South Australia escaped the destruction as did other isolated pockets such as parts of the Grampians. This means that original European vines planted in the mid 19th century still exist in Australia, whereas the majority of plants in Europe are cuttings grafted onto American rootstock that is naturally resistant to phylloxera.

  Last week in the Grampians I was lucky enough to be treated to an ’87 Pinor Meunier made from some of the oldest vines in the world, it was delicately perfumed and unbelievably smooth however was still full of vibrant red fruit flavours. The ’92 Chardonnay had stood the test of time and was nothing short of stunning, powerful fruit and heavy oak had no trouble spending 24 years together in this bottle! Unfortunately I am unable to mention the place I tasted this or the people that generously provided it but thank you both so so much, you are true Australian treasures. 

 

Last week in the Grampians I was lucky enough to be treated to an ’87 Pinor Meunier made from some of the oldest vines in the world, it was delicately perfumed and unbelievably smooth however was still full of vibrant red fruit flavours. The ’92 Chardonnay had stood the test of time and was nothing short of stunning, powerful fruit and heavy oak had no trouble spending 24 years together in this bottle!

Unfortunately I am unable to mention the place I tasted this or the people that generously provided it but thank you both so so much, you are true Australian treasures. 

Chapter 15: An Eventful Day in the Barossa Valley...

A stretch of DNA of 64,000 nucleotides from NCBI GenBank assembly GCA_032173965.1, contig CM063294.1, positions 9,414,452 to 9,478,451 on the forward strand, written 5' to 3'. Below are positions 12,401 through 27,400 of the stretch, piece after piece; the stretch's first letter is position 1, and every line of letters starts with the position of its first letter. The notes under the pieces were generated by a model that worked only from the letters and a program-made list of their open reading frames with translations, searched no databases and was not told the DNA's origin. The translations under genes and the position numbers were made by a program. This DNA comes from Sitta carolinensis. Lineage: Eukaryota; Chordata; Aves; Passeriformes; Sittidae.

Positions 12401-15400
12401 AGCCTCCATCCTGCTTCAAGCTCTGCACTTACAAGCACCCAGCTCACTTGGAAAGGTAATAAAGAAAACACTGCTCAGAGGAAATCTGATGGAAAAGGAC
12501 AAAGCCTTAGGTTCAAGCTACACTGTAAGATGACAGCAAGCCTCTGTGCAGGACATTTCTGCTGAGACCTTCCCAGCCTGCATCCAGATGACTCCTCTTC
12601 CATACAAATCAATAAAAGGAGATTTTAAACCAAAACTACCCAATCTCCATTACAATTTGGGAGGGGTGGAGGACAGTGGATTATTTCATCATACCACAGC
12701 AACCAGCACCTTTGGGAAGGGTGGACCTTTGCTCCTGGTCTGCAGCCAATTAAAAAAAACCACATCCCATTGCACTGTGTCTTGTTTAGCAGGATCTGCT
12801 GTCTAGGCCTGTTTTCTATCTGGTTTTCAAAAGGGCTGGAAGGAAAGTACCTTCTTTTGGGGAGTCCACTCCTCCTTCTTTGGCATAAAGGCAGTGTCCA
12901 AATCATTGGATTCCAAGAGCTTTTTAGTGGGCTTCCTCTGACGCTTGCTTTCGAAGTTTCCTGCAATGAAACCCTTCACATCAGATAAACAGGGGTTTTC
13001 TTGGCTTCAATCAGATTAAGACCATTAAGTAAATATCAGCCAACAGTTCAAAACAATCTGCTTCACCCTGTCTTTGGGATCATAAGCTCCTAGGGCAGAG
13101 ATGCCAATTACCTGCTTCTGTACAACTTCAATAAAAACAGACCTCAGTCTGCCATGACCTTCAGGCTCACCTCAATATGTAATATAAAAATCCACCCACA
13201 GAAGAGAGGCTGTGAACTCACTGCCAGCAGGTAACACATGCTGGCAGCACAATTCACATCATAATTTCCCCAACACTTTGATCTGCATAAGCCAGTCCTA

After an intense morning of tasting fruit bombs (mostly luscious and jammy Shiraz), a break was needed in the form of a glass of Saint Croix 'La Serre' with handmade gnocchi and some of the freshest pesto I have ever tasted at Casa Carboni in Anguston. The wine was organic Grenache Blanc (60%) and Grenache Gris (40%) both from old vines, the refreshing palate was full of citrus and herbs and was perfect. 

 

After an intense morning of tasting fruit bombs (mostly luscious and jammy Shiraz), a break was needed in the form of a glass of Saint Croix 'La Serre' with handmade gnocchi and some of the freshest pesto I have ever tasted at Casa Carboni in Anguston. The wine was organic Grenache Blanc (60%) and Grenache Gris (40%) both from old vines, the refreshing palate was full of citrus and herbs and was perfect. 

  The Barossa is about an hours drive Northeast from Adelaide. I was on a mission to find specific red wines for the Finnish market. The scorched land and mountainous terrain reminded me of East Africa and I was amazed at how well vines can handle this extreme environment. There are vast vineyards in this region that supply a significant proportion of the world's Shiraz, what a place it is. 

 

The Barossa is about an hours drive Northeast from Adelaide. I was on a mission to find specific red wines for the Finnish market. The scorched land and mountainous terrain reminded me of East Africa and I was amazed at how well vines can handle this extreme environment. There are vast vineyards in this region that supply a significant proportion of the world's Shiraz, what a place it is.